Despite HHS’ recommendation that everyone with HIV start antiretroviral therapy (ART) soon after their diagnosis, uptick disparities remain and are especially apparent among persons with drug abuse or dependence.
Despite HHS’ recommendation since 2012 that everyone with HIV start antiretroviral therapy (ART) soon after diagnosis regardless of CD4 cell count, uptick disparities remain and are especially apparent among persons with drug abuse or dependence, according to an abstract presented at the 2021 virtual Conference on Retroviruses and Opportunistic Infections.
There was an overall improvement in linkage to care within 30 days of diagnosis (timely initiation of care, per the study’s definition) between 2012 and 2018, rising from 42% to 82%, but between-group differences persisted and some changes were seen during the study period.
For example, noted Jun Li, MD, PhD, an epidemiologist in the CDC's HIV/AIDS Prevention division and lead study author, “In 2012-2015, timely antiretroviral therapy was significantly less common in the Northeast compared with the West, but that had flipped in the 2016-2018 period where the Northeast was providing timely antiretroviral therapy better than the West.”
Lin and colleagues analyzed data from North American AIDS Cohort Collaboration on Research and Design to investigate care trends in treatment-naive undiagnosed patients, including those with viral loads above 500 copies/mL. Results for entry into care were stratified by age, race/ethnicity geographic region, sex, and other factors, overall and for 2 time periods (2012-2015 and 2016-2018). The study cohort was primarily younger adults (77% , < 50 years), of a racial/ethnic minority group (45%, Black; 15%, Hispanic/Latino), men who had sex with other men (48%) or female (14%), and living in the South (51%) or West (28%).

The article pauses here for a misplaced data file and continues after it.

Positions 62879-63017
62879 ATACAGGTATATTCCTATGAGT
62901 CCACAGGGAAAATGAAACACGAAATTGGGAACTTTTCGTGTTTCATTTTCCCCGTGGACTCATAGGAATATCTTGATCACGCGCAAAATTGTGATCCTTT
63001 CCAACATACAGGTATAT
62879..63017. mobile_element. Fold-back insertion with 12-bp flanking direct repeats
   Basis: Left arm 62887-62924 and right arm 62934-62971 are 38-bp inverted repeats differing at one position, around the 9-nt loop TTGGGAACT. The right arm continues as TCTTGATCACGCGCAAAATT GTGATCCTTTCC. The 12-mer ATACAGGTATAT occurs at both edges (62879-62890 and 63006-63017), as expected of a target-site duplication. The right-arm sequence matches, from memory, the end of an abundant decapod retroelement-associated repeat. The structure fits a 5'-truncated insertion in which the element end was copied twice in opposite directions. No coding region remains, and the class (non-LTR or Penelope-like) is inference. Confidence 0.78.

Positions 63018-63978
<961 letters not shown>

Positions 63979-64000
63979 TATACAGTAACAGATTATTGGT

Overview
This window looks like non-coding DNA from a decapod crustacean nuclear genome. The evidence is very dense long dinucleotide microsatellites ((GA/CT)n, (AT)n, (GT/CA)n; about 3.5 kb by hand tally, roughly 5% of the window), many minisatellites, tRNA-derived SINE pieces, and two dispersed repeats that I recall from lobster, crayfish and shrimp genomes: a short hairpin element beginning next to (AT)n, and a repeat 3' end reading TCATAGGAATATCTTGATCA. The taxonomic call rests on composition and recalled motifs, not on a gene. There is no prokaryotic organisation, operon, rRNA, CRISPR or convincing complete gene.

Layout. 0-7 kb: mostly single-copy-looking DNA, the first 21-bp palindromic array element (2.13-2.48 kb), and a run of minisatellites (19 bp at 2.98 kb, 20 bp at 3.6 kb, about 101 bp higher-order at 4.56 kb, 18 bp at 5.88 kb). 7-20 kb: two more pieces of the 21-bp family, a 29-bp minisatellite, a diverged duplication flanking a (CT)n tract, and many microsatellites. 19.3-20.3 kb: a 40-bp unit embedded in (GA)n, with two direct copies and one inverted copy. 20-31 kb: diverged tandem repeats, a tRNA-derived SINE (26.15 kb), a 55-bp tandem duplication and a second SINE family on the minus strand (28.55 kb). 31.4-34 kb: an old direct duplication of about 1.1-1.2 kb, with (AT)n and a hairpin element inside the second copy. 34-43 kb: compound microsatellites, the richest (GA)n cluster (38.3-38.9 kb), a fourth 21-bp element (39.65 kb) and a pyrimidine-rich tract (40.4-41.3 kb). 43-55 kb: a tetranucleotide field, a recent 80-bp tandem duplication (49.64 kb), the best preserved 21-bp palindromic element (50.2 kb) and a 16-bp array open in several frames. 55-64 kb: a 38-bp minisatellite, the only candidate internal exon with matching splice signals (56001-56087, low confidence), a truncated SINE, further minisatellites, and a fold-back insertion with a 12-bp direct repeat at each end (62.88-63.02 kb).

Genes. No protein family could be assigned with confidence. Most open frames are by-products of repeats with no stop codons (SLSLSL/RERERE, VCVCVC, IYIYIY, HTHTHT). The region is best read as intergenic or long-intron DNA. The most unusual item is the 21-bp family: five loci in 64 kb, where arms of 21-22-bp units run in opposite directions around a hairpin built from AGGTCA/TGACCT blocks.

Among the 11,853 persons living with HIV included in the study, 56% initiated ART within the 30-day window and their median time for doing so was 9 days.
Lower timely ART initiation results were seen in the following groups overall:
When looking at just the later study years (2016-2018), some gaps had closed slightly but were still apparent:
Meanwhile, significant improvements were seen in the Northeast (aHR, 1.37; 95% CI, 0.99-1.90) but rates for persons with a history of drug use or abuse remained stagnant (aHR, 0.72; 95% CI, 0.61-0.85) in the second time period.
In addition, when comparing 2012-2015 with 2016-2018, more people without drug-related issues vs those with an abuse history received timely care in both periods, with the difference more significant by the latter period:
Five percent of the entire study cohort had a clinical AIDS diagnosis at entry; 8%, alcohol use/abuse history; 11%, drug use/abuse history; 24%, mental health diagnosis; and 30%, CD4 count lower than 500 cells/mm3.
The authors praised the improvements in ART initiation and the closing of some treatment gaps, but warned against resting on these laurels, especially in light of the ongoing pandemic for which data are not yet available on these outcomes. In addition, care during the pandemic has stagnated at suboptimal levels among people living with HIV and comorbid drug abuse/dependence issues.
“Although race/ethnic and some geographic disparities in timely ART lessened, people living with HIV with drug dependence/abuse diagnosis still had deficits, suggesting the need for additional support services for this population,” they concluded.
Li J, Humes E, Hanna DB, et al. Presented at: Conference on Retroviruses and Opportunistic Infections; March 6-10, 2021. Accessed March 8, 2021. https://ww2.aievolution.com/cro2101/index.cfm?do=abs.viewAbs&abs=1777